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Weeknote 44/2020

Wooden-clad house in the Scottish borders

I’m writing part of this from my bed, at home in Northumberland, and part from an Airbnb just over the border in Scotland. Thankfully, the North East has so far been spared the Tier 3 lockdown which would have rendered this trip illegal. Small mercies during a pandemic.

This week has been odd as I’ve worked ~15 hours over four days, which is around half of what I would usually work over five. Our children are on half-term holiday, so I’ve been kind of around and kind of not. It’s not ideal, but I had things to finish off and keep ticking over, so needs must.

Other members of our co-op are away. I’m particularly jealous of Laura sailing around the Mediterranean and going scuba diving. Bryan‘s stay at a friend’s house with a swimming pool sounds great, too. But I should grateful that we live in such a lovely part of the world and that, even pre-pandemic, our house was set up for me to work from home contentedly.


I’ve done a lot of reading this week. Some of this has led to blog posts (more on that later) but most has been for the sake of pleasure and curiosity. I used to track my reading habits, but it sucked all of the joy out of it for me; metrics have a way of bringing out the worst sort of self-competitiveness in me.

In terms of books, I finished re-reading Jostein Gaarder’s The Solitaire Mystery and Dan Jackson’s The Northumbrians: North-East England and its People. I also am a good way through Other Minds: The Octopus, the Sea, and the Deep Origins of Consciousness by Peter Godfrey-Smith. The latter two I bought for my parents as gifts and borrowed back from them.

The amount of time I had available to read this week was increased due to me working less, but also because I uninstalled The Guardian app on my phone. It’s something I pay for, and value, but found that I was returning to it and refreshing almost as if it were social media. There’s a limit to how well-informed I need to be about things that might happen. Not all information is ‘news’.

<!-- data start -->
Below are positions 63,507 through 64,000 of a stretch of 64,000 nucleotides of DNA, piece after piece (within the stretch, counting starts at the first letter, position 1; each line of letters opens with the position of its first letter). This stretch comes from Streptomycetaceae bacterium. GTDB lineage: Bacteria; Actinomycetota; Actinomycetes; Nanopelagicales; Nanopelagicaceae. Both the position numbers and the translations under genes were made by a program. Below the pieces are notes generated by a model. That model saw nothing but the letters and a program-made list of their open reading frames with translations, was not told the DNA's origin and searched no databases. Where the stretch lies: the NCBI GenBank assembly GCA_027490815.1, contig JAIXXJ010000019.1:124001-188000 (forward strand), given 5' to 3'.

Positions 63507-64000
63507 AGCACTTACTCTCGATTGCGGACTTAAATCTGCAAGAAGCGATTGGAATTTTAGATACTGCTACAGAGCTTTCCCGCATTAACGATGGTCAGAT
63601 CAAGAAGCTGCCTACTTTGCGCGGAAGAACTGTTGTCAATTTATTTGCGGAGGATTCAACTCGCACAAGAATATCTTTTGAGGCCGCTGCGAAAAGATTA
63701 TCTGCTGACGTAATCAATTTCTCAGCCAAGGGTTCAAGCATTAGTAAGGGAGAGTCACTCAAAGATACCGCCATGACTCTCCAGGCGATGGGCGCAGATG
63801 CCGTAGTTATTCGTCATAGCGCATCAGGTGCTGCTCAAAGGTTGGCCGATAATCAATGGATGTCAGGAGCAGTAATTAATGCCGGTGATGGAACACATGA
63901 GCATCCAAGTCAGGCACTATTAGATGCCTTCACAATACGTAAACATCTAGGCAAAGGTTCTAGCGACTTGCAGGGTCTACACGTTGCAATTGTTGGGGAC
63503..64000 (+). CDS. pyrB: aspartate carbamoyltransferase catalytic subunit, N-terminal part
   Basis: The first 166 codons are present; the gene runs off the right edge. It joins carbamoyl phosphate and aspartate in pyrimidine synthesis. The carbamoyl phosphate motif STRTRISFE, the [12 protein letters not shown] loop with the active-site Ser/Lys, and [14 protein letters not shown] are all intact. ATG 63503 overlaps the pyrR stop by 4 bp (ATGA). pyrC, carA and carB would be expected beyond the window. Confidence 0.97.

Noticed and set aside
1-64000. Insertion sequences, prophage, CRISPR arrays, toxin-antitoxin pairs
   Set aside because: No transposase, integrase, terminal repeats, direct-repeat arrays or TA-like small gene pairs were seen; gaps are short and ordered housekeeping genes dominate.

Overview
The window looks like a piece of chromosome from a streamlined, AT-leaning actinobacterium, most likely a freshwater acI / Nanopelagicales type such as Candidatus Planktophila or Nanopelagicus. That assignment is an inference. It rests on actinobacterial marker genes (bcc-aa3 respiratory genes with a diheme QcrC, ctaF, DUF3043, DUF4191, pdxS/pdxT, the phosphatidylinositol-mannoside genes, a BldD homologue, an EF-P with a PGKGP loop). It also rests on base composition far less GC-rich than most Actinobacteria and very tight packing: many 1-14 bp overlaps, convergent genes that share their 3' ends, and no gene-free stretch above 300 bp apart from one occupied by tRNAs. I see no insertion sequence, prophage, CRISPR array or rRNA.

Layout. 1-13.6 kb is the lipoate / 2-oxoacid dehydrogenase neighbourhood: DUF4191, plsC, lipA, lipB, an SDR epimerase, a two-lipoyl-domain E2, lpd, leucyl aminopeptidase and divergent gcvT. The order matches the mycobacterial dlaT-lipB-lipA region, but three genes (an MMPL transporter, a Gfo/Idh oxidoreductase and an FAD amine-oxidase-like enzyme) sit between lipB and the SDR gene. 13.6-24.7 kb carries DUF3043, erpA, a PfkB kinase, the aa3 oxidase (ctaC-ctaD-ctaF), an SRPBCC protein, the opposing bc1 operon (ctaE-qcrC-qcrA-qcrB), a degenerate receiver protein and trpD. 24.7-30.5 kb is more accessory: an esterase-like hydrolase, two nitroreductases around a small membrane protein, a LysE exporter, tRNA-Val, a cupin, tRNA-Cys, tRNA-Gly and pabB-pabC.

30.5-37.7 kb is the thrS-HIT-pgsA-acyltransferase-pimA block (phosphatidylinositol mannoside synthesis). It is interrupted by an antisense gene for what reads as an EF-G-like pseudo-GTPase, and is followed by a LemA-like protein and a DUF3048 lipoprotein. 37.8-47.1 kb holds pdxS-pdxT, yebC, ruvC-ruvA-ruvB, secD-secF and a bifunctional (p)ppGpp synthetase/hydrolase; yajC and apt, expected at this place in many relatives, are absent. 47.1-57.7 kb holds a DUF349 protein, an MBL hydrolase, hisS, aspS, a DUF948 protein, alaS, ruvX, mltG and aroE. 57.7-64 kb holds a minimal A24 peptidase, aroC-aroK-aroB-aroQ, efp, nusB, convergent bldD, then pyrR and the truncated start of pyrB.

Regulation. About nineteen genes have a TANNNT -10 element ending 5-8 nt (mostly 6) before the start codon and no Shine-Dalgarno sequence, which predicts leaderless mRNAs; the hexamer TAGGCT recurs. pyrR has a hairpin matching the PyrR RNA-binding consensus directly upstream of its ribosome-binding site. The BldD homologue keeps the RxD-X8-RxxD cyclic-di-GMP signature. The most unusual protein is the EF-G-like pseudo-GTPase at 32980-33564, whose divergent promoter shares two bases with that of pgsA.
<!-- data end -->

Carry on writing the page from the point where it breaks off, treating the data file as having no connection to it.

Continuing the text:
In terms of the work I did do this week, it was divided into three main areas:

  • Wrapping up the Catalyst Discovery project that ended for participants last week. I completed some of the reporting requirements, met with the Catalyst comms team to give them feedback, and drafted a post for the We Are Open blog.
  • Continuing to help Outlandish with some work around productisation, mainly with their ‘Building OUT’ programme which you can read a little bit about in their new playbook.
  • Thinking about what’s coming next for We Are Open Co-op and me personally. There’s a few projects that we need to decide whether we have capacity for, and some that I may decide to do individually.

I’ll be back to working on Greenpeace stuff next week when Laura is back.


If I could wave a magic wand and instantly reorganise my working year, I would divide the types of work I do into broadly two phases. Right now, I’d be into my book-writing phase, which would last from the end of September to the end of March. During this time, I’d limit all distractions and write and write and write, satisfying my inner introvert.

The other phase would be my information-gathering phase, which would last from the beginning of April until mid-September. During this time, I’d be out and about as much as possible, working with clients, speaking at events, and keeping my finger on the pulse of everything going on.

Perhaps that’s overly simplistic, and maybe that wouldn’t be as enjoyable a life as that which I have right now. What I do know is that I want and need to spend more time doing ‘deeper’ writing than I’m doing now, and life and work is getting in the way of that.


In terms of the things I’ve written this week, here I published:

Over at Thought Shrapnel I published:


Next week, I’m looking forward to planning my work up until Christmas (and beyond) and ensuring my life is achieving the kind of balance which means that I avoid migraines. I had one this week, and it wiped me out for the entirety of Wednesday afternoon, which was not fun.

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